- For sure, just tackling one of these responsibilities, Mauricio, is a significant undertaking in today's environment. Managing all three simultaneously has got to be quite the challenge. And I started off the session by discussing how businesses can establish trust with their users. And I briefly mentioned using zero trust as an approach to achieving this goal. Now I know that you're a big proponent of zero trust. So I'd like to ask you to share what zero trust means to you and why you felt the time was right to implement this approach at Dow.

- Mary, zero trust for us is a concept. It's an architecture, it's a framework. So we look more at what can we get from zero trust. And what zero trust is helping us managing the new environment, the new ecosystem that we have to support now. So, and I'm referring to the new reality of in a digital age when we have more users, more mobile users, we have cloud applications. We have IOT devices when our data lives everywhere, when internet is our new network. So we had to transform our cyber security program and practices, and the answer we found was the adoption of a zero trust architecture.

- Wow, and Mauricio, just tell us, what does good zero trust look like to you? To take this a step further, can you talk a little bit about how you got started? And also it will be really good if you could pinpoint why you chose that starting point.

- So we start by understanding Dow's digital transformation, understanding the business outcomes, therefore the priorities. Then it is specifically on zero trust because there are many, many ways to go. There is not a one size fits all approach for zero trust. So we decided to start with the zero trust network architecture because that's what we needed in enabling our users to have full access to internet. So all forms of internet, cloud, services, email, and so forth. So one of the first deliverables of our zero trust model is what we call secure access to internet. So that's a key one. Second where we have delivered a secure access to our different locations, replacing data tools that we have before. We are replacing our telecommunications network and zero trust is helping us to deliver an SD-LAN and SD-WAN solution. And the last couple of examples, being a manufacturing company, IOT support is a big priority for us. So we are designing and implementing secure models to manage all the new devices, sensors that we are implementing in the manufacturing space. And then finally, the whole area of conditional access and authentication. So all I know is zero trust is giving us the flexibility to support all the business needs, but in a secure way.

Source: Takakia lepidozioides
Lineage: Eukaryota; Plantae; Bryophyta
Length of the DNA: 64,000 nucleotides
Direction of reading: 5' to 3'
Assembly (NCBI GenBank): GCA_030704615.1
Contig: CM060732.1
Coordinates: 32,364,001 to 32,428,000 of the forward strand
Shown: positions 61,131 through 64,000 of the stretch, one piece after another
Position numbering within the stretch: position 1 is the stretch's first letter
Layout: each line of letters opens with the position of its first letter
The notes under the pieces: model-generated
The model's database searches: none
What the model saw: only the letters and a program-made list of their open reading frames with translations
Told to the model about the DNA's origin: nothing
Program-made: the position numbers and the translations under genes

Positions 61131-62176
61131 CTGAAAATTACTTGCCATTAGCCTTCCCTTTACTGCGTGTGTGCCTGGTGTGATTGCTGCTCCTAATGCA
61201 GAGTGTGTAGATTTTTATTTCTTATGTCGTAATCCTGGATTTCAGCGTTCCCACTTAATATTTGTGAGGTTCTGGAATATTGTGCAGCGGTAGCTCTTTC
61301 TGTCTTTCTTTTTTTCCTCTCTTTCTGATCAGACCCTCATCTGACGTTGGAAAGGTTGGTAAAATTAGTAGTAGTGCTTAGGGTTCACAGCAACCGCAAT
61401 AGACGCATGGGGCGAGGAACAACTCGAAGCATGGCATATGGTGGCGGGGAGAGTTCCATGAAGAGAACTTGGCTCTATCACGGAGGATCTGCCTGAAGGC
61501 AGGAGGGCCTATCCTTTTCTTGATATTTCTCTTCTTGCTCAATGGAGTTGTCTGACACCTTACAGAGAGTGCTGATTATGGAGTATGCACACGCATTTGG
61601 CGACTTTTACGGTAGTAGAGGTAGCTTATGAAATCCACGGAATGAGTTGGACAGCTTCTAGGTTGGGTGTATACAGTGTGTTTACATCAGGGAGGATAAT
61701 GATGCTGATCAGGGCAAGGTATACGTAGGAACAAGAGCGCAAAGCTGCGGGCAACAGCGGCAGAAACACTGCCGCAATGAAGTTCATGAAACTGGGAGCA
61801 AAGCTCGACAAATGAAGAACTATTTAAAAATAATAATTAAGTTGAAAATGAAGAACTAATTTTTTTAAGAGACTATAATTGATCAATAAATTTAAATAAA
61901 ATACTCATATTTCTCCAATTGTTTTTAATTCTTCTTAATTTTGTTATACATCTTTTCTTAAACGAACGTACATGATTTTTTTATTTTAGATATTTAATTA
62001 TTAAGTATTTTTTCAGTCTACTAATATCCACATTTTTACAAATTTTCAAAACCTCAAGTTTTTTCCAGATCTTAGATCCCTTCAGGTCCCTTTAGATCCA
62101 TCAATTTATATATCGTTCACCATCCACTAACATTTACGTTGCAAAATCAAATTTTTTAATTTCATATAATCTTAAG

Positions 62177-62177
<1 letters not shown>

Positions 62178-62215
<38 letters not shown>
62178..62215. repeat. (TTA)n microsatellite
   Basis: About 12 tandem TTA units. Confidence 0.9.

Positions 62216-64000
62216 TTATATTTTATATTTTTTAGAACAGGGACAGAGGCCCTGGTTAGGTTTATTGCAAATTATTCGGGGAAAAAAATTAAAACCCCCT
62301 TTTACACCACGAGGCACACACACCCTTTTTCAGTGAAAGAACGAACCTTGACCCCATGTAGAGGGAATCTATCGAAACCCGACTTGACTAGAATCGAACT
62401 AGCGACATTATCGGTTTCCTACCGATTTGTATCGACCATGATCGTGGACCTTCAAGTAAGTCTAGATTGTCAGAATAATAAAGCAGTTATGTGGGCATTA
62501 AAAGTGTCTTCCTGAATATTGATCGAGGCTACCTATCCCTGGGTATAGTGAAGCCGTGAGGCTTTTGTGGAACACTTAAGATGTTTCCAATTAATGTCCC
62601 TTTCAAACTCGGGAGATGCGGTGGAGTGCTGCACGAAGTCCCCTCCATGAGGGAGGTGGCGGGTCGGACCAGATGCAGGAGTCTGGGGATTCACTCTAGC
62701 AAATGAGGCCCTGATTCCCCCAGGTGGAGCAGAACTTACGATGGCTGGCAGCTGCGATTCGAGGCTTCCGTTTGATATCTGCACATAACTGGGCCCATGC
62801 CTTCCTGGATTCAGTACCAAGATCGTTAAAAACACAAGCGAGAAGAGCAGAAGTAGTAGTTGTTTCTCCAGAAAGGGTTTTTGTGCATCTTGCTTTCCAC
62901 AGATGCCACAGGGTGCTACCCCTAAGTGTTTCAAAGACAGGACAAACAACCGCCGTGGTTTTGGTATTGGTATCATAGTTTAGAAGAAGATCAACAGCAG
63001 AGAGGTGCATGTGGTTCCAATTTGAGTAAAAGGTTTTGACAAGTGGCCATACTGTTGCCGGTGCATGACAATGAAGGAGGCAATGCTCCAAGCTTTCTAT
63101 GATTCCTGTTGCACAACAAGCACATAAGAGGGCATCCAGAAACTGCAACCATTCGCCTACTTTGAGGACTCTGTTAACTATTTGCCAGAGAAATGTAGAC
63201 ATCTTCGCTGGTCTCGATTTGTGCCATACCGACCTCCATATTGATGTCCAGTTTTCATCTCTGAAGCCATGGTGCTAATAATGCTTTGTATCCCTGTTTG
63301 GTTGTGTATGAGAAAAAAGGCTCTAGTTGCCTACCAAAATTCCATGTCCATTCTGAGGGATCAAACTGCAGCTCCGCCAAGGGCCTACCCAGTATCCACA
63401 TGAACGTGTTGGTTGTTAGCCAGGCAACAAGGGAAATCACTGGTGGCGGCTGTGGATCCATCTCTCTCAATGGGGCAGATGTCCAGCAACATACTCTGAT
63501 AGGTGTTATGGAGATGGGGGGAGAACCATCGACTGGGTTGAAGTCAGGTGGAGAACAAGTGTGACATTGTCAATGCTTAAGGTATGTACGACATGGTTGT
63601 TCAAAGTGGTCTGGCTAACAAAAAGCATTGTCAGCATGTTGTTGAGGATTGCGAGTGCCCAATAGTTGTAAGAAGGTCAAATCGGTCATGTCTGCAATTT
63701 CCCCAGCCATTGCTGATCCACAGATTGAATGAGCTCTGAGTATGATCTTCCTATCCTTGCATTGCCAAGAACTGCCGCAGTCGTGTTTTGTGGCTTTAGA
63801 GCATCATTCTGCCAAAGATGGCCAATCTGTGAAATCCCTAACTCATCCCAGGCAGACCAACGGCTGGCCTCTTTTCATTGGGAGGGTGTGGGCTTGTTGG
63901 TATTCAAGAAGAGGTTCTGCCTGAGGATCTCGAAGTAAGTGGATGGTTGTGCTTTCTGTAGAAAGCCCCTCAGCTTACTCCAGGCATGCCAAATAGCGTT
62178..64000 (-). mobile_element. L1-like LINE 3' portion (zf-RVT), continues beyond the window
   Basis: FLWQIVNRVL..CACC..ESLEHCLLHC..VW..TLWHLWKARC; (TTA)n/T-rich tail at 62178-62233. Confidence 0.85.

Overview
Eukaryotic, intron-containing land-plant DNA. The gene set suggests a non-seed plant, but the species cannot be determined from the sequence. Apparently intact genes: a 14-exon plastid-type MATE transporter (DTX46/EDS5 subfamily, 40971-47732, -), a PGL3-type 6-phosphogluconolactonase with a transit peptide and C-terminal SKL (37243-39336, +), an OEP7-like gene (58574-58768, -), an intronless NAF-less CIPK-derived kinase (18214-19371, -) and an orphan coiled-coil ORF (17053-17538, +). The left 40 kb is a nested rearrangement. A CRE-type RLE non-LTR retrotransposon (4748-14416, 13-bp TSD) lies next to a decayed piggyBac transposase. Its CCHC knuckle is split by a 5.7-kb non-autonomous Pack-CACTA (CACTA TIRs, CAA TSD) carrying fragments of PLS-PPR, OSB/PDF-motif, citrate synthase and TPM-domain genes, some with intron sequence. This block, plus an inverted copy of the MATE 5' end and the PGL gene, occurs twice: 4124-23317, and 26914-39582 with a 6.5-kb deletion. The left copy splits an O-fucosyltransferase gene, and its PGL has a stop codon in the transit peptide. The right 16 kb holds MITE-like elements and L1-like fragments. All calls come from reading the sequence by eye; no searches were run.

- Gosh, Mauricio, I'm sure that everything hasn't been easy. I mean, that's a lot. Can you talk a little bit about any of the roadblocks or the challenges that you've encountered and what you did to overcome them?

- That's a very interesting one, Mary, because, well first of all, as we lead the security space, the leaders, we decided to embrace the zero trust concept. Said, okay, that's the answer for what we need to do. But then we need to be in, how can I say this, in selling mode, we need to convince, we need to engage our IT workforce that that was the way to go, because this is completely different from what we used to do before with firewalls and in a firewall, either you're on or off. Now it's different. So we need to engage our IT workforce and then train the workforce to do something different. That's one good challenge. The other one is still, even though the concept is not too new, but it had been in the last couple of years that zero trust is gaining a lot of momentum in the industry. So still maturing, it's a complex journey to integrate different layers, different technologies. So for that it's absolutely critical that you pick the right partners to be with you in this journey. So I may say retraining your workforce and selecting the right partners are two good challenges in this job, have been good challenges in this job.

- I wonder if you could offer some advice to some of the other security leaders in the audience, the ones who are considering or actively implementing zero trust in particular.